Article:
Hayward was raised in a New York suburb, where he attended catholic school. The candidate said he reached a turning point when he was accepted to Phillips Exeter Academy on a full scholarship. “At Exeter I had a lot of growth and it opened my eyes and opened my mind to applying to places like Harvard, whereas I might not have considered that stuff before,” Hayward said.

Hayward said he joined the UC knowing exactly what he wanted—change for the campus. “I never ran for the Undergraduate Council to figure out what I wanted to do. I had something that I wanted to fix and I thought that the UC would be the best way to achieve that solution,”  he recalled. Hayward is a Currier House resident, and his most notable accomplishments for the UC have been bringing AT&T cell phone reception and ATMs to the Quad. The future he envisions for the UC is one that underscores student voice. In his words, “That’s how the UC should be working when it’s working at its best—when it’s bringing students into the process and working on what students want to see fixed.”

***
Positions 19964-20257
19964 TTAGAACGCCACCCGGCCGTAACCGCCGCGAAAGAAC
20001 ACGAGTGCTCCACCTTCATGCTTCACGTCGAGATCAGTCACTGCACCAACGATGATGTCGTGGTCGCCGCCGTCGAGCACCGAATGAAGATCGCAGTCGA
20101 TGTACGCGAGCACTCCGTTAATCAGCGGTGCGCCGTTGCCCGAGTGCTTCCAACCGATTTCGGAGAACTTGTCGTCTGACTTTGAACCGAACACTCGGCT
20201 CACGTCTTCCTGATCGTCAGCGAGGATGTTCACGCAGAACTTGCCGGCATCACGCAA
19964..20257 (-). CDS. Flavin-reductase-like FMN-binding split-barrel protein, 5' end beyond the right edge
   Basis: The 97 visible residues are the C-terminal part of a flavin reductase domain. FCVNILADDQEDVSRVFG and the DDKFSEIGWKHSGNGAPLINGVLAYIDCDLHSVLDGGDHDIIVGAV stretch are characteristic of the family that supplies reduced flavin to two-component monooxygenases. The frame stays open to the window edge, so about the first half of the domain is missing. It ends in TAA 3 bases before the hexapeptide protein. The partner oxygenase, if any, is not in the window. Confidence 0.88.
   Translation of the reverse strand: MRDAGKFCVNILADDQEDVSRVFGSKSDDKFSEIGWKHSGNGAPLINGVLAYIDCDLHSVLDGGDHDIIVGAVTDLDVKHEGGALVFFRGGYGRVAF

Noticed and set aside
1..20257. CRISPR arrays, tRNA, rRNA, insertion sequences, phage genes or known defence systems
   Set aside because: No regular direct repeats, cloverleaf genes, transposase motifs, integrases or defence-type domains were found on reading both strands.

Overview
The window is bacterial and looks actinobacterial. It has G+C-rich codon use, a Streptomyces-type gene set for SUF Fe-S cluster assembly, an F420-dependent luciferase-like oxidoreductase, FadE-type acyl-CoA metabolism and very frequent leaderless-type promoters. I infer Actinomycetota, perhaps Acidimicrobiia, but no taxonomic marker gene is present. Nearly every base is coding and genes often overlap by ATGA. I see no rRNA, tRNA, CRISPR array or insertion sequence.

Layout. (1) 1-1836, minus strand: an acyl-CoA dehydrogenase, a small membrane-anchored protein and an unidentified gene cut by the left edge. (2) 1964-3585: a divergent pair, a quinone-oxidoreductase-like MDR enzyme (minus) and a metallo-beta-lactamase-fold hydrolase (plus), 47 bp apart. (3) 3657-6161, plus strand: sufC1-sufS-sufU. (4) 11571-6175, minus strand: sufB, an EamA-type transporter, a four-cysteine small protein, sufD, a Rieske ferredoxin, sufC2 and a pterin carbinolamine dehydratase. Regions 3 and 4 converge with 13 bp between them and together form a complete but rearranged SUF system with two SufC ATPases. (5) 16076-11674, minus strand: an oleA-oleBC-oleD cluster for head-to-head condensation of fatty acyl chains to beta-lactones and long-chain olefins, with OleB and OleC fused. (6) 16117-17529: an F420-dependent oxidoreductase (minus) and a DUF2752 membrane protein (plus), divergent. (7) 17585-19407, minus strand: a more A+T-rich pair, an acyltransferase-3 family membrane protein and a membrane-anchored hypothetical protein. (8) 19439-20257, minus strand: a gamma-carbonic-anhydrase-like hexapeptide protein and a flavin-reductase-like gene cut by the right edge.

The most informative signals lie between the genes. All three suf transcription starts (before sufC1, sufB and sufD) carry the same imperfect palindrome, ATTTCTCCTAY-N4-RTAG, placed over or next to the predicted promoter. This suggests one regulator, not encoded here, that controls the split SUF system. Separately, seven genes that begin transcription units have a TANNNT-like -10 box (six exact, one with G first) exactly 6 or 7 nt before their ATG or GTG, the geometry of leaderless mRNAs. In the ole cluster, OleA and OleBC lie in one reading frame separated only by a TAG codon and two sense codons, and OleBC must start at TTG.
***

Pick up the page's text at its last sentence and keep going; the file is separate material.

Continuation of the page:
Hayward is known for pursuing issues on his own, and ultimately surprising peers with the results. He campaigned for cell phone reception in the Quad independently, according to Kwang Y. (Joseph) Kim ’12.

James knows Hayward through the IOP and very fondly remembers his efforts to hold events for the 2009 Presidential Elections in the Quad. “We would have board meetings and he would sort of keep us updated, but no one really knew all the things he was doing until we came out to this amazing event,” she said.

“I’ve heard from a lot of people that George Hayward’s weakness is that everything he’s done on the UC, he’s done by himself. He’s not a team player,” said Kim. He adds, “But if you ever work with George, you’re going to realize how hard he works. It’s not that he doesn’t want to work in teams, it’s that he’s a more efficient and faster worker by himself.”